OPINION: Waving symbols of safety on Kent State’s campus

Maria Ferrato Opinion Writer

A few weeks ago, I was talking to a friend about freedom of speech on Kent State’s campus. She was expressing anger with campus for — in her opinion — only supporting the liberal agenda.

The example she provided is that there are more pride flags on Kent State’s campus than Kent State flags. Obviously, this statement is inaccurate. She continued, explaining how dorm rooms require everyone to put their pronouns on their doors, there’s a bulletin board in the HUB dedicated to the LGBTQ+ Center and there are rainbow flags everywhere.

She said it frustrates her that such symbols are permitted on campus when the opposite symbols would be removed.

This begs the question: what is the opposite of a pride flag? How do you represent bigotry through symbols?

When I asked her this, she said that there are no religious symbols on campus and thus there shouldn’t be pride symbols. I full-heartedly disagree.

Firstly, religion is not the opposite of pride; a cross is not the opposite of a rainbow flag. Religious people understand this since they are called to love thy neighbors as thyself. Religion does not call for exclusion or bigotry.

Calling religion the opposite of pride is a terrible propagation of religiously-excused bigotry and an insult to those who are religious and still accept everyone.

We need to stop giving bigots a scapegoat.

Additionally, one can love the same sex and still love God (and God will still love them).

Secondly, the nation agreed in the Establishment Clause of the First Amendment of the Bill of Rights to separate church from state. We go to a state school; therefore, there are not supposed to be religious symbols on campus.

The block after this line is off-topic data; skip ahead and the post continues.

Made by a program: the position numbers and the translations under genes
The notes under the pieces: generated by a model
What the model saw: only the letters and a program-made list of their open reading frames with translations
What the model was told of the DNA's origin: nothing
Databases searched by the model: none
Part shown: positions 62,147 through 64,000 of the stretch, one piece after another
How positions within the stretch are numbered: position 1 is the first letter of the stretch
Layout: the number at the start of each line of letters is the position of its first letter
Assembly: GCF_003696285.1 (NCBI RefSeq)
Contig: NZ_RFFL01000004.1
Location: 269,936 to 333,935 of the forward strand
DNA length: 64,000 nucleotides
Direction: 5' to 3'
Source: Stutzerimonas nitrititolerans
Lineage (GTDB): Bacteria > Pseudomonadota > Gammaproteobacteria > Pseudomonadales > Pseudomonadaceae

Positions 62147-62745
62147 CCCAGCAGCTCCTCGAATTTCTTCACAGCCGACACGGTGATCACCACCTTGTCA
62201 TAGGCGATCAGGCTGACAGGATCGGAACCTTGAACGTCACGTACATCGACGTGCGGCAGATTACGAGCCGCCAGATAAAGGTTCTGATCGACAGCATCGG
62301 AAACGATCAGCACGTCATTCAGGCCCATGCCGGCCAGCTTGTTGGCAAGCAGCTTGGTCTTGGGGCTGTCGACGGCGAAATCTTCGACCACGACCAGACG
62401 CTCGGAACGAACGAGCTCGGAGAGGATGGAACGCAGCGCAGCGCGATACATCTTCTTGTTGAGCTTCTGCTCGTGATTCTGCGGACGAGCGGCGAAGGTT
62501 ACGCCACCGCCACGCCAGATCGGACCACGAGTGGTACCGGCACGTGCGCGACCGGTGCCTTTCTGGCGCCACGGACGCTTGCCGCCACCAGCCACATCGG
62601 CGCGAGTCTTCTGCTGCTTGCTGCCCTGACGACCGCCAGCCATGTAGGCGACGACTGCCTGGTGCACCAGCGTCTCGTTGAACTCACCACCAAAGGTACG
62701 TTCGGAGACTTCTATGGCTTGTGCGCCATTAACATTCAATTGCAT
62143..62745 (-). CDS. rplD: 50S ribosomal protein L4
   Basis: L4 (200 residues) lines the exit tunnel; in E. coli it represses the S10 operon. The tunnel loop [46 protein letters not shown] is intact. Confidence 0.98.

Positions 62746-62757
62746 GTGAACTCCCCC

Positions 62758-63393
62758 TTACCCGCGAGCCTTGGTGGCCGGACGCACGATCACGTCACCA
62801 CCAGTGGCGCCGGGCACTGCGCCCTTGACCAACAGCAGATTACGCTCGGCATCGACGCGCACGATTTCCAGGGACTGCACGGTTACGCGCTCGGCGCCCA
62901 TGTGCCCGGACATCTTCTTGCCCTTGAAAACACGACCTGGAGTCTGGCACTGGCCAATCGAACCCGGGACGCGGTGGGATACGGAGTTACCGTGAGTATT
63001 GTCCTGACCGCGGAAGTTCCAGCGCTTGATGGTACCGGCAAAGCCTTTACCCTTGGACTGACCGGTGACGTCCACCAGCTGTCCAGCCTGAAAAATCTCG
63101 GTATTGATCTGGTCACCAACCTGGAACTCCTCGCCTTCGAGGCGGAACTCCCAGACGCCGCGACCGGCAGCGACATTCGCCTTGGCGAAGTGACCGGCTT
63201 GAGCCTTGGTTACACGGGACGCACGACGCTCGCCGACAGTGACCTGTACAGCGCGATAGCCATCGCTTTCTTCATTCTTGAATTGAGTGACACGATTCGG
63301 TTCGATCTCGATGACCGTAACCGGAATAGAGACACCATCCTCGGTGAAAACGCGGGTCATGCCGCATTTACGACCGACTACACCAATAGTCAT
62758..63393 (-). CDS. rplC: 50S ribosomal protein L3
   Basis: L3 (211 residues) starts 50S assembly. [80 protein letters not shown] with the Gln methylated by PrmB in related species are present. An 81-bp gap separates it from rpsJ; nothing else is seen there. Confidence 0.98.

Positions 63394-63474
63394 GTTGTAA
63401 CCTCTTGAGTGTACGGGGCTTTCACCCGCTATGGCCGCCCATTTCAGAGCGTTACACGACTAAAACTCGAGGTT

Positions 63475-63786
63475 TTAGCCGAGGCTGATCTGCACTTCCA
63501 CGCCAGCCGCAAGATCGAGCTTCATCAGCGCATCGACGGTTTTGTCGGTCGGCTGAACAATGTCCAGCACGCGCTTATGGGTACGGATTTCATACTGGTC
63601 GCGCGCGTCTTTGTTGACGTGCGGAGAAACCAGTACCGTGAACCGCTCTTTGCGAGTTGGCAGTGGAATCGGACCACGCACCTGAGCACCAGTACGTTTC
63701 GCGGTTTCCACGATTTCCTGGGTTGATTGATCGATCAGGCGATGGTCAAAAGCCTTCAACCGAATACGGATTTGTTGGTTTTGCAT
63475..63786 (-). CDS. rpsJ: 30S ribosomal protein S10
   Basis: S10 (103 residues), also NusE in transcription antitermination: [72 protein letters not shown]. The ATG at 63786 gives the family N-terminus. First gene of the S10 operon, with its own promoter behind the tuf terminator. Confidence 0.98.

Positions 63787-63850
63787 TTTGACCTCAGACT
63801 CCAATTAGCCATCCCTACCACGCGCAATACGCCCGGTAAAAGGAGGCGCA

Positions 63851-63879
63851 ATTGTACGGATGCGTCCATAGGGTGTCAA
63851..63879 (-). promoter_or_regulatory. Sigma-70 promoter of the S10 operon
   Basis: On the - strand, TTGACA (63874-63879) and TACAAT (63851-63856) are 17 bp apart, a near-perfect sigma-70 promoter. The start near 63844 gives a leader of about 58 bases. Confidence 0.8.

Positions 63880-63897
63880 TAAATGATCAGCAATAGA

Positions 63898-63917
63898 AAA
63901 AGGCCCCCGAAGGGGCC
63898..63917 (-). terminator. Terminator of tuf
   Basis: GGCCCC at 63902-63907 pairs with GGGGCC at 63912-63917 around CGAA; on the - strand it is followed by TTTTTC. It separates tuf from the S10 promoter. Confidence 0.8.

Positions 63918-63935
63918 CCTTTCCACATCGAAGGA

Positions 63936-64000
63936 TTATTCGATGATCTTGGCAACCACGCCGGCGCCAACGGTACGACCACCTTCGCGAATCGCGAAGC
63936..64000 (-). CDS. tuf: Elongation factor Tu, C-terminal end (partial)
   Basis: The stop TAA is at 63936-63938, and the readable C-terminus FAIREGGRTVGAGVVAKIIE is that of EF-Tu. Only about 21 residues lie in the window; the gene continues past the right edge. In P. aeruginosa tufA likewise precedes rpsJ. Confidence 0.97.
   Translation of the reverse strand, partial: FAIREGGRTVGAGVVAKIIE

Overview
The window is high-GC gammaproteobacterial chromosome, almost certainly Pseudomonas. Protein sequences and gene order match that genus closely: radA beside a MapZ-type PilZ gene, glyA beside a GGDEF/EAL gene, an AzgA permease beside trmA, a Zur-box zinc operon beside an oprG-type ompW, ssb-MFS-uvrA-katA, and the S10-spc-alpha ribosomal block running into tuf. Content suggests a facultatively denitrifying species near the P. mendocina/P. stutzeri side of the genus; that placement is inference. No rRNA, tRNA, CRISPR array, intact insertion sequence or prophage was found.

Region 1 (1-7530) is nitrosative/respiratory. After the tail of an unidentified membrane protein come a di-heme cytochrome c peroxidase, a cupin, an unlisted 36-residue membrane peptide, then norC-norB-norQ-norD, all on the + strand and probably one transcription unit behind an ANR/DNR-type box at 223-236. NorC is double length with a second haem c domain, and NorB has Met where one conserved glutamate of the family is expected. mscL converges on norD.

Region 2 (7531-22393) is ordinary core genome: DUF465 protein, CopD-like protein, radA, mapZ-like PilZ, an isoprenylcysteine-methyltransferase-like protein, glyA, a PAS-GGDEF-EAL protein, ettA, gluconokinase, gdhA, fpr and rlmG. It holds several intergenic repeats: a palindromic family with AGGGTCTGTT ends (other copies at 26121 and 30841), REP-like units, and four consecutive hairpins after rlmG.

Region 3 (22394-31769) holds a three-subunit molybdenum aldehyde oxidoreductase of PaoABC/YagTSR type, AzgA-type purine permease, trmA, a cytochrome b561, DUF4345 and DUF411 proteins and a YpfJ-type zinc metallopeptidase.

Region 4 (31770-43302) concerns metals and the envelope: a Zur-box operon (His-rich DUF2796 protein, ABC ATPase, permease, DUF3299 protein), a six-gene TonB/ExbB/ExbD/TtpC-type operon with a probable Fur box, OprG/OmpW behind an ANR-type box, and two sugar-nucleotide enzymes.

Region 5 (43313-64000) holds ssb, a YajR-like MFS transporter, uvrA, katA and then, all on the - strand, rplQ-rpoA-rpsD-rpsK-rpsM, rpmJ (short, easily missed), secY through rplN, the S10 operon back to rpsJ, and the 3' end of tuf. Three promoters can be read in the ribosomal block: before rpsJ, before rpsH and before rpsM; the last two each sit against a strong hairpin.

Thirdly, I would actually argue that there are religious symbols all over campus. Cru, Hillel and Young Life advertise themselves just as much as the LGBTQ+ Center on campus does. In fact, the campus provides an entire “religious” category of student organizations on the Center for Student Involvement’s website.

There are 25 organizations on campus that register themselves as religious groups. There are seven LGBTQ+-related organizations.

Beyond the logic of my argument as to why pride flags shouldn’t be removed from campus, there’s the important element of emotion.

As a bisexual woman who originally attended John Carroll University, a small, private, Jesuit school, before transferring to Kent State, I can attest to the power of pride flags and other LGBTQ+ support.

Even though I came out in high school, I essentially went back in the closet at John Carroll to protect my mental and emotional wellbeing. I was surrounded by disdain for the LGBTQ+ community. While it sometimes took form as microaggressions — like trying to separate my sexuality from my identity when it’s an essential aspect of myself and the culture I enjoy — it was often blatant bigotry.

In fact, a student wrote an article in 2018 about the annual drag show, calling the then-new president of the John Carroll campus to cancel the event. The article received 23 “claps,” and seven of the 10 comments were positive. Then, in 2019, President Michael Johnson did indeed cancel the drag show.

While there was some anger toward Johnson, the drag show is still not permitted to take place on campus. In fact, in 2020, the LGBTQ+ Center on campus traveled to Case Western University for their drag show since John Carroll wouldn’t permit it. Many John Carroll students have simply conceded or given up, but many more agree with the decision to ban the annual show.

A big reason I transferred was that I did not feel comfortable expressing myself at John Carroll because of hurtful comments or actions like canceling the drag show.

In October of 2020, Kent State earned recognition as being one of the most LGBTQ+ friendly colleges and universities in the nation. I swelled with joy and comfort learning that.

To me, pride flags are a symbol of safety. Just a flag. That’s all it takes to make me feel like I am in an environment where I can be myself.

I hope Kent State never stops waving its rainbow flags with pride, but, more importantly, I hope people can understand why it’s important to do so.

Maria Ferrato is an opinion writer. Contact her at [email protected]